Featured Article: Professional wrestling is bigger than the WWE

Pro wrestling is bigger than WWE

If you unconditionally love WWE and the federation is where your love for pro wrestling starts and stops I would suggest just stop reading here. That’s my trigger warning for what’s about to come.

On Aug. 7, the WWE released more than a dozen wrestlers suddenly. This was just one of a number of mass releases the company has undertaken in the last two years. Those releases began almost immediately after lockdowns started amidst the COVID-19 pandemic. Ever since then the usual suspects have defended this practice as “just business” and on face value it makes sense as most big companies do such a thing amidst big financial loss.

The problem, though, is WWE hasn’t faced big financial loss. In fact, the former Titan Sports has reported record profits in the past two years despite not holding a single show with fans for a year. Yes, the company lost out on huge money-making tickets sales like WrestleMania, but it also avoided the overhead of having a traveling company with many of their house shows typically losing money. Add that to the gigantic television contracts the WWE has continued to rake in, despite continuously falling ratings.

Still, the WWE has steadily released talents since last April, not to mention the office workers, agents, and trainers that have been cut during this time. Releasing talent in mass is never going to be good optically but doing so amidst a pandemic while making record profits looks even more disgusting.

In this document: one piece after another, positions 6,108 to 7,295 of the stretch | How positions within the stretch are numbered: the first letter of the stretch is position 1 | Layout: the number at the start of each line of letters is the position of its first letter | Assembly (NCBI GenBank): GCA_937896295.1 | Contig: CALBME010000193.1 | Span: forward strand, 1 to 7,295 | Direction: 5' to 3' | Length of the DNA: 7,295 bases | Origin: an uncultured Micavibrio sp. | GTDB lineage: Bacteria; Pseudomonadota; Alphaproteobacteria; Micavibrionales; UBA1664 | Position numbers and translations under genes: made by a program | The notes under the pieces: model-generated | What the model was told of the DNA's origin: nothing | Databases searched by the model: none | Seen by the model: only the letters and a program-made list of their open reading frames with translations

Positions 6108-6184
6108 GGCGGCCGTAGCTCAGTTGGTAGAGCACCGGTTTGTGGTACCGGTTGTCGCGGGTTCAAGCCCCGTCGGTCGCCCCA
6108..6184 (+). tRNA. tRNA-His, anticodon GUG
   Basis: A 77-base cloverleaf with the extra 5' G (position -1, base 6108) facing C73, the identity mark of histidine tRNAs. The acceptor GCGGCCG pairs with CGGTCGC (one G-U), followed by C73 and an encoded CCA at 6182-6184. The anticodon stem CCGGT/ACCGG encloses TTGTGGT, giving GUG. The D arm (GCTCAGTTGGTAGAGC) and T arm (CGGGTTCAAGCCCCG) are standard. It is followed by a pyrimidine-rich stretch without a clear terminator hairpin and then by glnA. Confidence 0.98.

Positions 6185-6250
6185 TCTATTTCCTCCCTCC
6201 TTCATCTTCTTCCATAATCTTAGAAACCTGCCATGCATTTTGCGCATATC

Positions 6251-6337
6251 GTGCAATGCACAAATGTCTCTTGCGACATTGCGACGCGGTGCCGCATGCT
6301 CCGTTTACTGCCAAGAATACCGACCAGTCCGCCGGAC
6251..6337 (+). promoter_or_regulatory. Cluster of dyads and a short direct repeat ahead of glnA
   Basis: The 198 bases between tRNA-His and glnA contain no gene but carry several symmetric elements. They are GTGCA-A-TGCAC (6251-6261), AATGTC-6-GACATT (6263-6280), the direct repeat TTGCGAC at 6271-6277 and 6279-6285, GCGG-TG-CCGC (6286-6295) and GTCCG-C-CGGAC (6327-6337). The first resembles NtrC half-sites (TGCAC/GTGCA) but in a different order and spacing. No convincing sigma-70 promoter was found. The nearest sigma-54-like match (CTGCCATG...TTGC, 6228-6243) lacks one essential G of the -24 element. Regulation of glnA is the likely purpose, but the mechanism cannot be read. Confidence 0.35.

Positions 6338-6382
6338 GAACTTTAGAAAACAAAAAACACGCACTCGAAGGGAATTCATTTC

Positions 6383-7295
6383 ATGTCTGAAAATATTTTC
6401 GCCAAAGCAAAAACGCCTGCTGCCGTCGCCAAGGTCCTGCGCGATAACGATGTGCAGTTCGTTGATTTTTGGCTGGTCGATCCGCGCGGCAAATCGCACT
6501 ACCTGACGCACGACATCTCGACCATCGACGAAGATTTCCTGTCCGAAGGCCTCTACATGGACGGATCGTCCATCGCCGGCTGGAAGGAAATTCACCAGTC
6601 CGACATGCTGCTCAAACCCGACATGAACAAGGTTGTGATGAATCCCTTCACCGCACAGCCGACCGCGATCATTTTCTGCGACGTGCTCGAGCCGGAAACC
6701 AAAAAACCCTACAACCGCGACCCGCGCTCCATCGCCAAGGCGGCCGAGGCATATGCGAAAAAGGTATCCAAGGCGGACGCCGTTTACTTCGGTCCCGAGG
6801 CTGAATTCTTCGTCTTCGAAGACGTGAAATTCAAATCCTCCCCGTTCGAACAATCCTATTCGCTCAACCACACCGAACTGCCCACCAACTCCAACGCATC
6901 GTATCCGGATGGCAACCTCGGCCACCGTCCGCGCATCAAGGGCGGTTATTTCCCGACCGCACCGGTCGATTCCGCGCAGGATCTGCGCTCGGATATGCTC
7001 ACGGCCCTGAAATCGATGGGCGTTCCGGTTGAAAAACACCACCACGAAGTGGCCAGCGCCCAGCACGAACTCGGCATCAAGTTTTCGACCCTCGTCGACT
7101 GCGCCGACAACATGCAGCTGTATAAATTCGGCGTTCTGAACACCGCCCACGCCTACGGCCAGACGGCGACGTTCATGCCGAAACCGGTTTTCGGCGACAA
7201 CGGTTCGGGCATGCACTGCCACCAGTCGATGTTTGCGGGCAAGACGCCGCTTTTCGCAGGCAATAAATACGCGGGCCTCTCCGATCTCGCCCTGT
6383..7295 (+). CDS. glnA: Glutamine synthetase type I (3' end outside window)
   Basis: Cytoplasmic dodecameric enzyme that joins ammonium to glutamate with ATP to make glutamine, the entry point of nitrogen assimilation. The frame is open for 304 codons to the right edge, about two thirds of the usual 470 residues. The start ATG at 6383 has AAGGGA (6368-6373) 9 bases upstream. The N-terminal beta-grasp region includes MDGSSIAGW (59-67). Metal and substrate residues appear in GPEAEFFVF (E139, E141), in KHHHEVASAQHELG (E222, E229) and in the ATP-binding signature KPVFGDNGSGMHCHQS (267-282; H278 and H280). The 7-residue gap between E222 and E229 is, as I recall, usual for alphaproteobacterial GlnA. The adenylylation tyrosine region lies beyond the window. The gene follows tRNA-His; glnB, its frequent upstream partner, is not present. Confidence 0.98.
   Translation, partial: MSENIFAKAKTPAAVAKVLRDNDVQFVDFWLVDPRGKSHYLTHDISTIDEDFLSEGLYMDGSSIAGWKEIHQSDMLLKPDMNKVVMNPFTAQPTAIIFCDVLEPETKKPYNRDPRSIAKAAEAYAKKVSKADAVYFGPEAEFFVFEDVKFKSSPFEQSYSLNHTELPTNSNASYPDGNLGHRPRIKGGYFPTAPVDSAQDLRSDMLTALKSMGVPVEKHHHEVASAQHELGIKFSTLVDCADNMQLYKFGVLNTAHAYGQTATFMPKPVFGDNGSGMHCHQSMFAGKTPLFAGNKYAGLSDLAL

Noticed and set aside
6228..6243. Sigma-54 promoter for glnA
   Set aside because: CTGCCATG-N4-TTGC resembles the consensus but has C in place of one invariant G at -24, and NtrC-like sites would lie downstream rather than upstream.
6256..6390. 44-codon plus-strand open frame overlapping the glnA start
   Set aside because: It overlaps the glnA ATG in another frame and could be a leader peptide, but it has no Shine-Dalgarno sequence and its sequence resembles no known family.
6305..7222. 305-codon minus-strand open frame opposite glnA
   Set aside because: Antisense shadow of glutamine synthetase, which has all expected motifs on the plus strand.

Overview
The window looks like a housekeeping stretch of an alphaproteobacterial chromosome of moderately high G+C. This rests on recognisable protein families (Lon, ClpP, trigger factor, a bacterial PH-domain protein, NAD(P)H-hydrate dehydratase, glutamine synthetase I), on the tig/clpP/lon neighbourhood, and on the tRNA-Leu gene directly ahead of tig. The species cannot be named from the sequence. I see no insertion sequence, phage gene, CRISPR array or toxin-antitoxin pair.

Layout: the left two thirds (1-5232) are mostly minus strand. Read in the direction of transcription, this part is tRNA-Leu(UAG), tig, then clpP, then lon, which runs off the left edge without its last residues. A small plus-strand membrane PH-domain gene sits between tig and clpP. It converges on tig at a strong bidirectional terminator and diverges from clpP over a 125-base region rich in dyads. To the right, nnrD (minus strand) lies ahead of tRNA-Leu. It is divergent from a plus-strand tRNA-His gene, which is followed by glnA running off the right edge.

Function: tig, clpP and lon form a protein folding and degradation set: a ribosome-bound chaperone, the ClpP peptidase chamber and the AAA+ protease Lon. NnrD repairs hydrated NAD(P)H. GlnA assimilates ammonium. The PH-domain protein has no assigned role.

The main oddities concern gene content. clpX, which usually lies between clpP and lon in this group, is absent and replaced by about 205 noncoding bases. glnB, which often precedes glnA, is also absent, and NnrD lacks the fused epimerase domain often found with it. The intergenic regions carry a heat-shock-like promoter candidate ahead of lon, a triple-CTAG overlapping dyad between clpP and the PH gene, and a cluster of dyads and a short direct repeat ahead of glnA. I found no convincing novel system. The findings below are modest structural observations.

What makes these releases stand out more than even the frequency – and the sheer number of them – is the names that have been let go. WWE Hall of Famers have been fired, World Champions have been let go and stars that were in the Main Event just before being let go have been shown the door. Even more bizarrely has been the WWE’s public reaction to these releases.

Vince McMahon, who has spoken less and less on conference calls in the past two years, made a bizarre and incredibly flippant comment about the releases and AEW just a week ago.

“I don’t consider (AEW) competition in the way that I would consider WCW back in the day, not anywhere near close to that,” McMahon said. “And I’m not sure what their investments are as far as their talent is concerned, but perhaps we can give them some more.”

That sort of flippant attitude to firing human beings is already disgusting but days later former WWE Champion Bray Wyatt was released, and apparently just days after being cleared to return to the ring. A week later more than a dozen more were let go.

If anyone here follows the things I say online you know when these firings first began it was exciting – at least to me and many others – because it meant so many underutilized and misused talents could get a shot somewhere else. There are a lot of options out there with AEW, Impact Wrestling, Ring of Honor, New Japan Pro Wrestling, Major League Wrestling, and various other international and independent promotions in the world.